Banks free to 'dip into' customers' accounts
BANKS will continue to be able to dip into customers' savings accounts if they miss payments on a credit card or hire purchase deal with the same lender.
The move to allow the controversial practice known as "offsetting" comes despite tough new rules being proposed for the financial sector by the Central Bank.
However, Financial Regulator Matthew Elderfield has proposed that a customer who will have money taken from their savings without their permission will have to be given three months' notice about this.
The practice of banks dipping into consumers' savings accounts when other bills go unpaid drew widespread criticism when it was first revealed by this newspaper.
During the summer, Bank of Ireland was the second bank to admit it dipped into consumers' savings accounts in certain circumstances if payments were missed on loans or hire-purchase repayments.
AIB had earlier admitted that it engaged in offsetting. Other banks are known to do it, but have not admitted the practice.
Bank of Ireland admitted that the terms and conditions in its accounts, other than mortgage accounts, allowed it to "offset outstanding balances against other accounts".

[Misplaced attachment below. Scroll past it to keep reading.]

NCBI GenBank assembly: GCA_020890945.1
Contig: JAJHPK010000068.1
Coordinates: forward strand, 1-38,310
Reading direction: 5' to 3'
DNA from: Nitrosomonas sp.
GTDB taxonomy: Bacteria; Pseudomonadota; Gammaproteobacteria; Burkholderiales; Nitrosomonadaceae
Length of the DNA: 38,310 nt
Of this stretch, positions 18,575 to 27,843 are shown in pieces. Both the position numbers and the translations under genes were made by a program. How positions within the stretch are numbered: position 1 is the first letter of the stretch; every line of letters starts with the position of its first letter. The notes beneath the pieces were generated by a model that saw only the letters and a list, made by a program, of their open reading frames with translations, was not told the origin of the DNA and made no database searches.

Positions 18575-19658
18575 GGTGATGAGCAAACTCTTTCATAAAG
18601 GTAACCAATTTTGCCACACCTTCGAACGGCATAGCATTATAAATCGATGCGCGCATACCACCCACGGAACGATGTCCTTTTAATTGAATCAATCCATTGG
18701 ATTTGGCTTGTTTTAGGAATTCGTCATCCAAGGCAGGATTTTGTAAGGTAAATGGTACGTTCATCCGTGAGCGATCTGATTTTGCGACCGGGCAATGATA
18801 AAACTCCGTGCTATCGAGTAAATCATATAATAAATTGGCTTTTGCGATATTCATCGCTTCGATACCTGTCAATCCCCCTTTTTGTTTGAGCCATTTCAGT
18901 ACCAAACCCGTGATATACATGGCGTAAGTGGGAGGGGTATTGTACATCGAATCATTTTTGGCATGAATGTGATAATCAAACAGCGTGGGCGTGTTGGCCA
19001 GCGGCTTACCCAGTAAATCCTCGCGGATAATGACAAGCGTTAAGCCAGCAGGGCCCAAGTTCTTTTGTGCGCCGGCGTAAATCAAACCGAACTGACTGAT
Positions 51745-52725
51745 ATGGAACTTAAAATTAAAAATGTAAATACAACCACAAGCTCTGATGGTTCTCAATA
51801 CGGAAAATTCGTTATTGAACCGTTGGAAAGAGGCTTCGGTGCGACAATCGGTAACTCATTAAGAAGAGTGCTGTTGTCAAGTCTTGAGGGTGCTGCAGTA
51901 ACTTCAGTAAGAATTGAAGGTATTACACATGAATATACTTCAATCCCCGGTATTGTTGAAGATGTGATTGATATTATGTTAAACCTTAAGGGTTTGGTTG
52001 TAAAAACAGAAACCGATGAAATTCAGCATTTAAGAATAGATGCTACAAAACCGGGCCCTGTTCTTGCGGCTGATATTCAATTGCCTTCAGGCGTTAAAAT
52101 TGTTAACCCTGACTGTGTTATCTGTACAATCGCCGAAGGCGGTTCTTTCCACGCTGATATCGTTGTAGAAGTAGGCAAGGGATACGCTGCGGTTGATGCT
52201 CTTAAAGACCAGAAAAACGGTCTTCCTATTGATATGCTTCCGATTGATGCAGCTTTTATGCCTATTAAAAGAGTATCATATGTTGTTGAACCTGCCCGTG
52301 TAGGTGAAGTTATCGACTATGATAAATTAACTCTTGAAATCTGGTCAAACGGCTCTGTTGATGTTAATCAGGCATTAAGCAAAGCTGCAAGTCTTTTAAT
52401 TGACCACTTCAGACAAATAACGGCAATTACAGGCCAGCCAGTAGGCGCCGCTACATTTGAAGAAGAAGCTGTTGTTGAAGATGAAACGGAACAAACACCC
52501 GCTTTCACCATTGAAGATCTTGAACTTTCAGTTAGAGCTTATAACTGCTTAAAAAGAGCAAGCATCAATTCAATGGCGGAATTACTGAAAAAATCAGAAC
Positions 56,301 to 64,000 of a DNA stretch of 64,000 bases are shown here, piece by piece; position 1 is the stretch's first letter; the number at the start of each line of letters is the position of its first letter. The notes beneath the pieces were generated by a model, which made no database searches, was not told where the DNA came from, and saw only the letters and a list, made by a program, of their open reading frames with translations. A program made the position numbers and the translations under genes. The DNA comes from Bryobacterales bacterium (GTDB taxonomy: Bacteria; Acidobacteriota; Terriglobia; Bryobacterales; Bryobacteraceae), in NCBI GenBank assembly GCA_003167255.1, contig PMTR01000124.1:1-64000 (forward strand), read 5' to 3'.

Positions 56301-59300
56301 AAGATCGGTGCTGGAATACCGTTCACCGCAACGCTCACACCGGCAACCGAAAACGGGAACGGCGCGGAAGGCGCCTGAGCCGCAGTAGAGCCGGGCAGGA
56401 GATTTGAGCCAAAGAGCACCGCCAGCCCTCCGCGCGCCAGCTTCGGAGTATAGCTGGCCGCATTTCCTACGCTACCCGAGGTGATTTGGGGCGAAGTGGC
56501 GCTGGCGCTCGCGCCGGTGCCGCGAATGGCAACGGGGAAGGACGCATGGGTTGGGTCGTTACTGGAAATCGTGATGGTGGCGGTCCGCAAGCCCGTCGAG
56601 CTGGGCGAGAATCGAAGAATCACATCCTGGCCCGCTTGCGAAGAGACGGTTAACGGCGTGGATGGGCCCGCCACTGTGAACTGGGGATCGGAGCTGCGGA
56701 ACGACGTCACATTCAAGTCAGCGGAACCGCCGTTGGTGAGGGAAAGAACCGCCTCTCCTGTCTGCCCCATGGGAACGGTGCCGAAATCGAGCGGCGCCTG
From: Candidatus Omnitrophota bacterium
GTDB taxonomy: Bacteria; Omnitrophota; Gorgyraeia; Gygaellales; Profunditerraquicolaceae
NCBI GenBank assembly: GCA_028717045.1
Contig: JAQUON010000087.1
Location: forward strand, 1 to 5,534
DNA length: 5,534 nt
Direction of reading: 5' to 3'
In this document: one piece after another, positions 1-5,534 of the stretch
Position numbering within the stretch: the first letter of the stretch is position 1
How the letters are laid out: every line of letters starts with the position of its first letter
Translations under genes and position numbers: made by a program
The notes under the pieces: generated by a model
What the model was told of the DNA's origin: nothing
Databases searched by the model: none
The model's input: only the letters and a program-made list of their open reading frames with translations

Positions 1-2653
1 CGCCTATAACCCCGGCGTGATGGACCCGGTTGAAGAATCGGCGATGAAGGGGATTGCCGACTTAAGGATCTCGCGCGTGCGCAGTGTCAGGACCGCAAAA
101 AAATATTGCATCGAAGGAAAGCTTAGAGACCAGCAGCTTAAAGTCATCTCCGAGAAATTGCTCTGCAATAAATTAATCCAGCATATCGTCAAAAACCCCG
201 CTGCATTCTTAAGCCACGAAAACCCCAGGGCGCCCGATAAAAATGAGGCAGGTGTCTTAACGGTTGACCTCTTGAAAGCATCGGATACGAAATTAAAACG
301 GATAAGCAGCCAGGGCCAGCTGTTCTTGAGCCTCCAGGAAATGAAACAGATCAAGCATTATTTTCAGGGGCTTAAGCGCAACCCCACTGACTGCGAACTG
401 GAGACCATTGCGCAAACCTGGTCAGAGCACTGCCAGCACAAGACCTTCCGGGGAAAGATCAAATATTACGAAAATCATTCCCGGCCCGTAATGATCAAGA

Now the Central Bank has proposed that a bank will have to give three months' notice if it wants to "offset credit balances in other accounts that are in credit in order to repay debts arising on loan accounts".
The proposed change forms part of a revised consumer protection code, a statutory rule book that sets out how banks and other finance houses are to treat consumers.
It is also proposed that banks will not be able to shut down a consumer's current account if arrears build up on an overdraft.
Consumers have found themselves without a current account after they were told by their bank it no longer wanted their business and other banks then refused to accept their custom. Now the regulator has proposed that a bank will not be able to close a current account without the consumer's consent.
"It is our view that where a consumer is operating a current account but is experiencing arrears on a credit facility attached to that account, that consumer should not be denied access to the ordinary facilities of a current account," said the Central Bank's assistant director general Bernard Sheridan.
The Central Bank is seeking views on the proposed amendments to the code by January 10.